Wednesday, November 12, 2008

Detectives I have met – I

Is there a profession that literature has done more to romanticize than that of the detective? Why, if we were to take the writers word for it, the police departments of the world from Rio de Janeiro to Stockholm should be positively crawling with book-loving, witty, ethical, charming and quite unbelievably intelligent men and women – well…


One of the best things about learning Italian is reading these babies in their original version. Sicily-italian is just…Sicilian, I guess, and so much of Andrea Camilleri’s series is inextricably tied to that fascinating hell-hole in the middle of the Mediterranean, that the experience is considerably heightened by reading them in the original (I haven’t read any of the translations but they are supposed to be very good).

So, what is Salvo Montalbano like? I’ve reached installment nº 8 and he’s changed a little… he’s getting on in years and ethics are becoming a big consideration, and seeing as he practices in Sicily we can’t blame him if he’s getting a bit morose.

Women and other animals

True to detective form he has complicated personal relationships – an estranged father, a long distance girlfriend (she lives in the north of Italy, so there’s also a not irrelevant culture clash between their worldviews) with whom he is chronically on the verge of getting married or breaking up.

Table manners

He doesn’t just love to eat – his whole mood and faith in himself and the world at large can be dramatically altered through the almost mystical power of a good (or bad) meal.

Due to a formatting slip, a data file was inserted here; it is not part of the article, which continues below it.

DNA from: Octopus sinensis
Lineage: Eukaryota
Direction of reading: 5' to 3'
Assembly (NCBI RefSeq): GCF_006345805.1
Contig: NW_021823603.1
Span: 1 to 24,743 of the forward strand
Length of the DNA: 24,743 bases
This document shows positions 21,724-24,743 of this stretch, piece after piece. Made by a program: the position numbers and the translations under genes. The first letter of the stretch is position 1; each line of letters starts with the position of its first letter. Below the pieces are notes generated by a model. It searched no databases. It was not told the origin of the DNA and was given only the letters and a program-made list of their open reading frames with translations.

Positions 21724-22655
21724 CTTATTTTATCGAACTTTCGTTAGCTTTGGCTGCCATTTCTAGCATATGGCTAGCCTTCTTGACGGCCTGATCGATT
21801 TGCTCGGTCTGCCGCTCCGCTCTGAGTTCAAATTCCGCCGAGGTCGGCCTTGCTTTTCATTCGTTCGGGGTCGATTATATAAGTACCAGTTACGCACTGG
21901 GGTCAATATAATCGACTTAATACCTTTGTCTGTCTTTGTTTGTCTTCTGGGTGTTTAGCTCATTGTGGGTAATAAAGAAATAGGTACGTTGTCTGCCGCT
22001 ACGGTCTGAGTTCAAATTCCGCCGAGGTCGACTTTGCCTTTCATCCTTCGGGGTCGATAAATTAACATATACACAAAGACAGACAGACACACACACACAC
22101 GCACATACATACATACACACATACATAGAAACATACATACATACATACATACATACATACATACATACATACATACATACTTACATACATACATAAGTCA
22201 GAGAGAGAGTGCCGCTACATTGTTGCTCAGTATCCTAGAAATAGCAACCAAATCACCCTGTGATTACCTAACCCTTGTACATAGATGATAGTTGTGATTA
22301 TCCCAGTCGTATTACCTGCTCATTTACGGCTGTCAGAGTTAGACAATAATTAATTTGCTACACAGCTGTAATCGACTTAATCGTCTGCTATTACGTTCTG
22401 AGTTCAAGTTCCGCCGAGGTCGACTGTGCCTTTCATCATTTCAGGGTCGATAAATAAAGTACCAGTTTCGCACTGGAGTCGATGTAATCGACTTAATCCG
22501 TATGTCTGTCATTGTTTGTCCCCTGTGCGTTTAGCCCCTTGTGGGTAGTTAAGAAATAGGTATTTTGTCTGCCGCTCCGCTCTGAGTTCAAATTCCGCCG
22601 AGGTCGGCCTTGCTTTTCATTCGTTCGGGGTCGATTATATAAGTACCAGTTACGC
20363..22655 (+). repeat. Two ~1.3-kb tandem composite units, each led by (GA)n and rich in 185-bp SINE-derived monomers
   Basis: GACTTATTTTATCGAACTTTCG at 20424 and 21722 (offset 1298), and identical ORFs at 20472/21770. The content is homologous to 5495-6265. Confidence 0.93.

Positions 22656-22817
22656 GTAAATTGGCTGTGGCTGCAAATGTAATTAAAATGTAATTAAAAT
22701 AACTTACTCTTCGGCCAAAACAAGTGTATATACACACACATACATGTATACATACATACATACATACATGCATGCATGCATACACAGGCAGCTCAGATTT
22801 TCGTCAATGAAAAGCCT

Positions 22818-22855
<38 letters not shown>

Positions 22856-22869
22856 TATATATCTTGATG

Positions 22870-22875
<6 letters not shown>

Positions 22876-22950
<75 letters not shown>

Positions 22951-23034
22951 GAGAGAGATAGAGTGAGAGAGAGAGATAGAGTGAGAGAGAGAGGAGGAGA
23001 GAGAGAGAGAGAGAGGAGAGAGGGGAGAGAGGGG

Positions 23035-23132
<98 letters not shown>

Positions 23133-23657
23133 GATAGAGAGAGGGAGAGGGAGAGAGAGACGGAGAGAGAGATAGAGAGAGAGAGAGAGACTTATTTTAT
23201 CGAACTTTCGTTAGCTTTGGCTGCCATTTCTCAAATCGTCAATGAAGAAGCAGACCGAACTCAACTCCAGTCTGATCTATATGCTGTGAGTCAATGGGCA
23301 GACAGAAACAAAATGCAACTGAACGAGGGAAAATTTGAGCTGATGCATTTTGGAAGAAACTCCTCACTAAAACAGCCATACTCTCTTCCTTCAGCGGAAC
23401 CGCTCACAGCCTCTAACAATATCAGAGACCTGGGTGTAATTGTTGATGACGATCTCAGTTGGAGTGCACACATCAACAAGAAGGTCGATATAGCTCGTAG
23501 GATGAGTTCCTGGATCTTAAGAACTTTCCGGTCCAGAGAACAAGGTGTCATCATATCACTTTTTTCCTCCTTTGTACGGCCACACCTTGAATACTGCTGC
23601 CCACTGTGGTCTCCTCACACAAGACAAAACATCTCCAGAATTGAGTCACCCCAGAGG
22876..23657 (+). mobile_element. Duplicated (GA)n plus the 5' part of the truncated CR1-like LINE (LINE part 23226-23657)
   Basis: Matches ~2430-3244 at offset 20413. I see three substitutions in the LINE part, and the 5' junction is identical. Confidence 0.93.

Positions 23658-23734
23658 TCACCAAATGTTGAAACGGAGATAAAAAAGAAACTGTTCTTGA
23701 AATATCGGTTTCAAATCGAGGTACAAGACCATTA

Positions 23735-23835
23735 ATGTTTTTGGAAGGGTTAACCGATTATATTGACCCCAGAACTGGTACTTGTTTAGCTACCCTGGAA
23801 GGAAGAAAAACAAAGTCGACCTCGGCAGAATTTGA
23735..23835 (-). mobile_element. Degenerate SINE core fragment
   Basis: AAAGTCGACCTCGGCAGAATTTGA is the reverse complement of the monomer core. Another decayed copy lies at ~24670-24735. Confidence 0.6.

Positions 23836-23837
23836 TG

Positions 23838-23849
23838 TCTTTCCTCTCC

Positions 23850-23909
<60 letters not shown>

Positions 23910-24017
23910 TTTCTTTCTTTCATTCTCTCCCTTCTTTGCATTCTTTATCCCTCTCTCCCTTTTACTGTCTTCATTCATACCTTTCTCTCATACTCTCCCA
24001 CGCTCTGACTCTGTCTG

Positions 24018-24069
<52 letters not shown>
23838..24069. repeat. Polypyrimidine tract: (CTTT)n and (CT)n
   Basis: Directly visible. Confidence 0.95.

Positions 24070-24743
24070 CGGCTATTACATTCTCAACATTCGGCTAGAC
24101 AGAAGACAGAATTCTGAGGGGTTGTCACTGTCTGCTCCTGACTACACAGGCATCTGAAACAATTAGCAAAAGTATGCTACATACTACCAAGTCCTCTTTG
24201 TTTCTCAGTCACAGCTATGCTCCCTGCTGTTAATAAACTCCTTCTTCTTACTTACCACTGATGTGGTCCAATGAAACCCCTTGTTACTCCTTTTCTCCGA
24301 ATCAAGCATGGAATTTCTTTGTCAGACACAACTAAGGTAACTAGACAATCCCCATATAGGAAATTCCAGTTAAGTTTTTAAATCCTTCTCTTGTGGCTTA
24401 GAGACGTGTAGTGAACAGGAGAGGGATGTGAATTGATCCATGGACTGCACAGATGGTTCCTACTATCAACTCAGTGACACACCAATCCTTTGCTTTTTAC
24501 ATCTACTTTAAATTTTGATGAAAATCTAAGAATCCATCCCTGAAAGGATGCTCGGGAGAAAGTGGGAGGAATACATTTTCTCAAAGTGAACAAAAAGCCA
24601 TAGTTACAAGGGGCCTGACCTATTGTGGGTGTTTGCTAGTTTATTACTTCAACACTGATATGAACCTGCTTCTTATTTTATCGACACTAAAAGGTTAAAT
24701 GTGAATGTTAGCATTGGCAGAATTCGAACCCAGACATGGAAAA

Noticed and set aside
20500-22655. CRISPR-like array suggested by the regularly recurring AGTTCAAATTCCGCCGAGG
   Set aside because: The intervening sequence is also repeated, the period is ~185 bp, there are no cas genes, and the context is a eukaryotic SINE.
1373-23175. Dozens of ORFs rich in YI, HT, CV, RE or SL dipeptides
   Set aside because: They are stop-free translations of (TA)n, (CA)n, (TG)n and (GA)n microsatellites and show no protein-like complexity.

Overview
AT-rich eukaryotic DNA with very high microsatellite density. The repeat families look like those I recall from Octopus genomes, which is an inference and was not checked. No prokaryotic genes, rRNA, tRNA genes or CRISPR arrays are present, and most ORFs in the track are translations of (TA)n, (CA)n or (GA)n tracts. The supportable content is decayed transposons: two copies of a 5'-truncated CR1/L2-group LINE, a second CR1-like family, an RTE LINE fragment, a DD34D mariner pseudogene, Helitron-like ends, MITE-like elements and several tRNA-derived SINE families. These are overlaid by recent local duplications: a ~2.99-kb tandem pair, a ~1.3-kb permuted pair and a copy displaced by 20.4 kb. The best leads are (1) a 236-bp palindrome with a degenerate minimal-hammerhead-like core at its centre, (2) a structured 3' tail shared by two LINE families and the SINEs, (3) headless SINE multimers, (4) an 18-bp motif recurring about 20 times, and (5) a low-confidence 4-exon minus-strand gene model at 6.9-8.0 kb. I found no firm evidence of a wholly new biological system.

Mood ring

Towards the melancholic - and he’s a brooder – even has a couple of favorite places to go all out pensive. His house overlooks the beach and in the middle of difficult cases he’s been known to go out for a midnight swim in the icy water as well as the customary morning one.

Cardiac condition

Not good. I think he smoked more in the first books but he still kicks back a lot of whisky (with Ingrid the Swedish F1 driver – not the most believable character in the series but a long standing one that has come in handy (no smirks, now) many a time – and what do I know? She’s probably based on a real life acquaintance of Camilleri’s. On “The pacience of the spider” he nearly collapsed and was still recovering from a gunshot wound from “Rounding the mark”.


Montalbano cannot be around the dying elderly or chronically ill – it’s his kriptonite. I don’t know if any of the following books in the series has him solving crimes from a hospital bed, but I don’t think he would flourish in that environment – the food for one…

For real

Between political (and police) corruption, illegal immigration, smuggling of young women and children, illegal immigration and subsequent destruction of the countryside and coastline, there are a lot of ills of Sicilian society for Camilleri to explore without having to dip too often in the mafia pot – in fact the honoured society makes few appearances.

The verdict

Highly addictive – I’m glad I have at least six more to read, not counting the short-stories.

La forma dell’acqua – The shape of water
Il cane di terracotta – The terracotta dog
Il ladro di merendine – The snack thief
La voce del violino – The voice of the violin
La gita a Tindari – Excursion to Tindari
L’odore della notte – The scent of the night
Il giro di boa – Rounding the mark
La pazienza del ragno – The pacience of the spider

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